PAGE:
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1. Apply to section eight housing through social services.
There is usually a waiting list, so make an appointment with your local Social Services as soon as you can.
2. Apply for food stamps.
There’s a stigma around food stamps, but more and more stores have started to accept them.
3. Are you are a full time college student who works at least 17 and a half hours a week?
You may qualify for free help paying for your child’s daycare. Talk to your local social services about any of their “daycare assistance” programs.
If you qualify, find out the total amount the state will give out. Not all daycares accept government assistance. So, cross any that don not accept that assistance off your list immediately.
As a heads up, if you’re sick and miss work that week, the state will not pay for that week of daycare.
4. Speak to someone at social services about your insurance.
If you’re still covered by your parents, awesome! You may not be after you move out (in fact you probably won’t be). Apply for Medicaid and Obamacare.
1. Community Help
Check with local churches, county groups, and community centers. Put yourself out there and tell them that you’re a single mother trying to finish her degree.
2. College Support
Some colleges might offer different support programs, such as TRIO and EOP. These programs offer tutoring, events, free food, and general support. Speak with a counselor at your school to see if they have any similar programs for you.
3. Mom it up.
Talk with other young moms around town to create your own social network. These moms will be there for you when your car breaks down and you need a lift! Maybe they can recommend a reasonably priced nanny, or be your nanny. They can also give you relatable advice, and maybe be willing to watch over your kid(s) for a couple of hours.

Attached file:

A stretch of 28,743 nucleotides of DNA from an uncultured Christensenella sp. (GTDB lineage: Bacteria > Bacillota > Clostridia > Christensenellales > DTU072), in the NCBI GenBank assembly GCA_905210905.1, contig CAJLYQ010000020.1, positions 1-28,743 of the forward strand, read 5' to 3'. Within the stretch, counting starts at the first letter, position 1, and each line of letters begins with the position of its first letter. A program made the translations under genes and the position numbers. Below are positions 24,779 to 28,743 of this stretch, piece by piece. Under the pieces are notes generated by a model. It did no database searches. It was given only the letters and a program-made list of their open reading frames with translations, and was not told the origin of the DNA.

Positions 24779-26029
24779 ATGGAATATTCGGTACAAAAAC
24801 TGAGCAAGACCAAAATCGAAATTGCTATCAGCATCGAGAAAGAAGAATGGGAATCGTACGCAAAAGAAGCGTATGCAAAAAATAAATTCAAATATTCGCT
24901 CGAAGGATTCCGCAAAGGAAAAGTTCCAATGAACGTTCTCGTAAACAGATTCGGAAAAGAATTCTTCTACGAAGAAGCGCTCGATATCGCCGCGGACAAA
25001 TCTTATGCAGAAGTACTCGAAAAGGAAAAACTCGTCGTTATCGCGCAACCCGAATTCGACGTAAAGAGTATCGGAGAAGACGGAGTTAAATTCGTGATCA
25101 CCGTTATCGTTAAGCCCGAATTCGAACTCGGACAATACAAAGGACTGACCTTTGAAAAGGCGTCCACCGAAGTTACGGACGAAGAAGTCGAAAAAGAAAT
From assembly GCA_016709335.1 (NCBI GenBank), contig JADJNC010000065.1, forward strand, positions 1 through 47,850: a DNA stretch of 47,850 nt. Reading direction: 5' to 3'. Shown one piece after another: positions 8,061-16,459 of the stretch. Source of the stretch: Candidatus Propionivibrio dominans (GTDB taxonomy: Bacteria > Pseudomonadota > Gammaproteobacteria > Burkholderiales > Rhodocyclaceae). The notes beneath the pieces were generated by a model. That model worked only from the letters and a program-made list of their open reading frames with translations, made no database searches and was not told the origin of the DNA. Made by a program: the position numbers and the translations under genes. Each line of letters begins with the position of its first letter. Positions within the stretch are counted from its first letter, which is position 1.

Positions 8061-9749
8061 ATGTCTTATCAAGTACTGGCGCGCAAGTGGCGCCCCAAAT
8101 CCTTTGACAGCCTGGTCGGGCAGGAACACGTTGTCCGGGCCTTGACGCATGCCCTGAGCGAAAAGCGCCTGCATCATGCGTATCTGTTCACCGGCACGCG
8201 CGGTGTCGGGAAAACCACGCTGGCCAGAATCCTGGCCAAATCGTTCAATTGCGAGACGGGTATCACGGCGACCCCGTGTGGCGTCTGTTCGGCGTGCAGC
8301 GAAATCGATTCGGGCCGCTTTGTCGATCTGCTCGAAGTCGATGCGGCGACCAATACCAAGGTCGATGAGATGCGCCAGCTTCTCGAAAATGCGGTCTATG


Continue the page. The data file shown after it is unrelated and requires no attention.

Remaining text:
Write down all your daily tasks in one place so, you don’t feel overwhelmed or forget any important dates. Here are some examples of things you might want to write down:
- Doctor’s appointments
- Rent or insurance payments
- Assignment due dates
If you land an apartment with a washer and dryer, do laundry every other night. Don’t get bogged down trying to do five loads of laundry every weekend, or you won’t be able to get anything else done.
Budgeting is very important! Ideally, you’ll be paying all your monthly expenses on time, while still managing to put away anywhere from $50-$100 for emergency money. Here are some expenses to take into account:
- Electric/hot water
- Day care or babysitting expenses
- Transportation (Gas, bus fare, train tickets, etc)
- Food (The general rule is $100 per person a month)
- Other household items (like toiletries, cleaning supplies, animal food, etc)
You will save so much money by cooking your own food. Cook bulk meals when you have the time to, freeze whatever you do not eat right away or is leftover. Your food will be healthier, tastier, and cheaper than anything you can take out that fits into your daily budget.
5. Find time for yourself.
You are a parent with lots of responsibilities. But you’re also a woman who has needs and has been working very hard day to day. You deserve a break! Give yourself a couple hours a day to decompress. This might be at 9 PM after your kid are already asleep. It does not matter what time, it’s so important that you do something nice for yourself. Here are some cheap/easy things to do:
- Face masks (Cheaper option: Looking up DIYs online and making your own with household ingredients)
- Watch a romantic comedy
- Do a conditioning mask for your hair
- Exfoliate (You should be doing this once a week regardless of your living situation)
- Take a nap
- Get a sitter and go out for a girl’s night
Note: This advice comes from a friend finishing up her degree with three children. Hope the advice helps you in your journey!